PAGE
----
A dog needs hip surgery when its hip joint disease has reached the stage where surgery is the only possible solution.
Hip dysplasia is a genetic disease that primarily affects large and giant breeds of dogs but can also affect medium-sized breeds and occasionally small breeds. It is primarily a disease of purebreds, although it can also occur in mixed breeds.
Hip dysplasia causes serious misalignment of the hips due to a poor fit of the bones.
In the early stages of the disease, veterinarians often recommend feeding an affected dog glucosamine and chondroitin. These two products have been shown to help some dogs but do not work for all, just as some humans benefit from these same supplements while others do not.
A safer and more effective supplement is Winston’s Joint System. Dogs suffering with joint diseases such as arthritis, bursitis, OCD, hip dysplasia and other degenerative problems with the shoulders, elbows and hocks experience immediate and long-term relief. Winston’s Joint System is a combination of three, totally-natural whole food supplements developed by a Naturopathic Doctor for his own dog. It provides many of the raw materials essential for the synthesis of the joint-lubricating synovial fluid as well as the repair of articular cartilage and connective tissue. Within the first 30 days of treatment, dogs on Winston’s Joint System show noticeable and often remarkable improvement.
Types of hip surgery
If the only possible solution for your dog is hip surgery, there are several procedures available depending upon the severity of the dog’s condition, age and assessment for recovery.
The different types of surgery currently available cost from $2,000 to $6,000, plus additional costs for follow-up care and long-term medications.
If surgery is the only solution, it is important to understand the benefits of each type of surgery before selecting the best option for your dog.
• Triple pelvic osteotomy (TPO) is a type of surgery recommended for puppies that have already developed hip dysplasia. Puppies between the ages of 8 and 18 months old usually don’t show symptoms of degenerative arthritis that is often present in older dogs with hip dysplasia. Because of the absence of arthritic conditions, young puppy’s hips can often be successfully repositioned. Repositioning of one hip frequently results in the natural correction of the other hip, and surgery may be necessary on only one hip joint. This type of surgery is expensive because it requires the skills of a board certified surgeon.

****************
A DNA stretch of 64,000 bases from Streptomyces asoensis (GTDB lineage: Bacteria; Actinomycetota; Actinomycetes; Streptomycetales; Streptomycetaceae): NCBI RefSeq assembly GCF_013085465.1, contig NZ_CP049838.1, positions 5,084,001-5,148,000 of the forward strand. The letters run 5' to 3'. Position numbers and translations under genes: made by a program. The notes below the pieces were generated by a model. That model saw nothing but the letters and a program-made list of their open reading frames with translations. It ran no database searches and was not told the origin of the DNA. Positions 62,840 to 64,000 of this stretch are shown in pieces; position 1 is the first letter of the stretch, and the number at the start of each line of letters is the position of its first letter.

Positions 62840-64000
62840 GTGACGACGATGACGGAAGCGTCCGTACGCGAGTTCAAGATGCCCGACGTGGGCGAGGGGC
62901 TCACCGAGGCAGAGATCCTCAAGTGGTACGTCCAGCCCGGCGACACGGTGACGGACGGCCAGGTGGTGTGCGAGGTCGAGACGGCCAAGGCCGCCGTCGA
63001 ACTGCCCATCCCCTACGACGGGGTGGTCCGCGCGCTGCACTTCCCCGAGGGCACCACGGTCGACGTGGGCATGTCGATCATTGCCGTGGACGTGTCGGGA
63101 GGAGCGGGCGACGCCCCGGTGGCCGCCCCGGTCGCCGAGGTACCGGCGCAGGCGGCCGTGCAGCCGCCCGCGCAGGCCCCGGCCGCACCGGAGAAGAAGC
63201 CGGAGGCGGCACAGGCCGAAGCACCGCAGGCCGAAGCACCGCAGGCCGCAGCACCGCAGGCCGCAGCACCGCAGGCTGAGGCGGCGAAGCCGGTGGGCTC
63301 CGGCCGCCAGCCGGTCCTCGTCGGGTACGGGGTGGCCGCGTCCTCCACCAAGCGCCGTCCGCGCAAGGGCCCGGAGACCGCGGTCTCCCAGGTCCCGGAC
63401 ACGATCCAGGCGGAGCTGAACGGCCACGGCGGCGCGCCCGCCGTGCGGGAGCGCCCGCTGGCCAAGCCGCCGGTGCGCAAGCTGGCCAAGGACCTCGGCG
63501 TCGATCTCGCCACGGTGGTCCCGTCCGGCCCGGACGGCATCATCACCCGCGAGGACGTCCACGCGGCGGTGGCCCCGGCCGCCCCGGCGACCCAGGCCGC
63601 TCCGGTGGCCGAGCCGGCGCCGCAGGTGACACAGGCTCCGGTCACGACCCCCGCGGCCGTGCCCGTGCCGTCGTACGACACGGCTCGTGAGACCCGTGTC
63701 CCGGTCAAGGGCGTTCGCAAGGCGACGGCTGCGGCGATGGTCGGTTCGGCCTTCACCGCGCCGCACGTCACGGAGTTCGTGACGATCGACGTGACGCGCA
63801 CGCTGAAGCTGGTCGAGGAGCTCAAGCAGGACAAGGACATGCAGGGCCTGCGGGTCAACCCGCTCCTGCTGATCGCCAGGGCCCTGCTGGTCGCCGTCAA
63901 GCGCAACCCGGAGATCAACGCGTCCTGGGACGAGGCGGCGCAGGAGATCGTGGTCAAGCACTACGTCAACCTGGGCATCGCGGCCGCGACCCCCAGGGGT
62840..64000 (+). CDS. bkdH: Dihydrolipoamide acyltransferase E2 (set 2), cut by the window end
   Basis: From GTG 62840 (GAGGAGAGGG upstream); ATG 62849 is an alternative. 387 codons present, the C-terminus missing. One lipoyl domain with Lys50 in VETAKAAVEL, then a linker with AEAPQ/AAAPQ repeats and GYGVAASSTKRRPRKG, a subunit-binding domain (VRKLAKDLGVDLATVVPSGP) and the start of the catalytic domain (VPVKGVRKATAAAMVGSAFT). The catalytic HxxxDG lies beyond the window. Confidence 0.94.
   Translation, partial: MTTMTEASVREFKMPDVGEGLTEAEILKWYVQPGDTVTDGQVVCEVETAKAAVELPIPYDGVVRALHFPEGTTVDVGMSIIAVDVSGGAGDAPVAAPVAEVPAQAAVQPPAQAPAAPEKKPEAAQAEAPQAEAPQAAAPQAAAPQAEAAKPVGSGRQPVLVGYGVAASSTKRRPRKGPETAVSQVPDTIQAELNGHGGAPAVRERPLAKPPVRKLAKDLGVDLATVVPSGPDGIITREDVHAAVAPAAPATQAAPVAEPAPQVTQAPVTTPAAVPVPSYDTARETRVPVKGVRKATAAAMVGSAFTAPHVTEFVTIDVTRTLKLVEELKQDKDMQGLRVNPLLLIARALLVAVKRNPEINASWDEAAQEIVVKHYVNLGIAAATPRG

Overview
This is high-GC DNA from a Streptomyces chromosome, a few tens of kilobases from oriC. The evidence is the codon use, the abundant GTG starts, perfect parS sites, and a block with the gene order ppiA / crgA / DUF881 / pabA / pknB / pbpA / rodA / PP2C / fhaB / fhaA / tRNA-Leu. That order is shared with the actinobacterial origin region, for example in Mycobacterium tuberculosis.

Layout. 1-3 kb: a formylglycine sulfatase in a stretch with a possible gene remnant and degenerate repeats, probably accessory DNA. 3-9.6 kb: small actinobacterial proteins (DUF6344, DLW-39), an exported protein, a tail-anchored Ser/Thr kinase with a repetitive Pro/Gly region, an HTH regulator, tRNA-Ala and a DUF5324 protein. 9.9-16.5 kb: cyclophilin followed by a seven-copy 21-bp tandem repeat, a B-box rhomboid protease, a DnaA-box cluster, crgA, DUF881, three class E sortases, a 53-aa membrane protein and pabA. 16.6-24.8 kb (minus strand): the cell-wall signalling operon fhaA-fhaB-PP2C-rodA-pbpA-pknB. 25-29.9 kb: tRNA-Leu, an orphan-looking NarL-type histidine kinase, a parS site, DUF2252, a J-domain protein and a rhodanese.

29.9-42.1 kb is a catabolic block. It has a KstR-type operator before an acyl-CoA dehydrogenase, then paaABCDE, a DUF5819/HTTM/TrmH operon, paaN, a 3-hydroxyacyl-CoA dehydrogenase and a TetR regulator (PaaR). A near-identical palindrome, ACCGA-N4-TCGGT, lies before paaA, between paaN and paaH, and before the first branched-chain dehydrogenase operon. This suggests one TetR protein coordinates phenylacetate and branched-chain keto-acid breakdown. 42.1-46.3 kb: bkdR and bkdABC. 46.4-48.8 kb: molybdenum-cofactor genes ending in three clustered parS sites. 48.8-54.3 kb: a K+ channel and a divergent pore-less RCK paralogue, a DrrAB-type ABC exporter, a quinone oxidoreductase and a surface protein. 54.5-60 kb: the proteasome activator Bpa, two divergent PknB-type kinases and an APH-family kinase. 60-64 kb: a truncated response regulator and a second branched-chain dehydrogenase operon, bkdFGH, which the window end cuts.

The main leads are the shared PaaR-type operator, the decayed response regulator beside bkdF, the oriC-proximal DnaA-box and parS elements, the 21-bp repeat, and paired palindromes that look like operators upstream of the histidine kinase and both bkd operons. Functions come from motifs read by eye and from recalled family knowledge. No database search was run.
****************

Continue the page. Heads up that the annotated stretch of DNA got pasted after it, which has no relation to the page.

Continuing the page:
• Femoral Head/Neck Osteotomy (FHO) is best recommended for dog hip dysplasia in very active dogs or those that weigh 50 pounds or less. During surgery, the femoral head will be cut off, allowing the joint to heal as a “false joint” Dogs that weigh little, and those that are very active experience quicker healings. This procedure is one of the least expensive options for dog hip dysplasia surgery because it is quick and does not require the skills of a board certified surgeon.
• Total hip replacement (THR) is only recommended for dogs with hip disease that would not respond to other types of surgery. Since dog hip dysplasia affects the most important part of the hip, the entire hip must be replaced with a prosthetic. This type of surgery has been performed for years with a very high success rate. However, complications occur in about 10% of all surgeries. This type of surgery is highly invasive and requires long-term care of the dog. One positive result of the surgery can be that only one hip replacement may be necessary if the other hip responds beneficially to the surgery.
• DARthroplasty (dorsal acetabular rim) is a fairly new and controversial surgery using bone grafts to rebuild affected sections of the dog’s hip. The surgery is usually performed on dogs who have just begun to develop arthritis and are too old for Triple pelvic osteotomy. Long term performance of this type of surgery on a dog’s hip is still not clear.
• Juvenile pubic symphysiodesis (JPS) is a preventative hip dysplasia surgery performed on young puppies before they reach five months of age. During surgery, the pelvis is prematurely sealed to allow the hip sockets to rotate in alignment. There is much disagreement among veterinary surgeons as to the success rate of this type of surgery, mainly because it is performed on dogs that have not yet developed dysplasia.
Since 1990, Winston’s Joint System and Winston’s Pain Formula have helped heal over twenty thousand dogs from all over the world. Our staff specializes in hip dysplasia, arthritis and all joint, pain and mobility issues.
There is an excellent chance we can help your dog, so please contact us at: www.dogshealth.com or call our toll free number at 888-901-5557.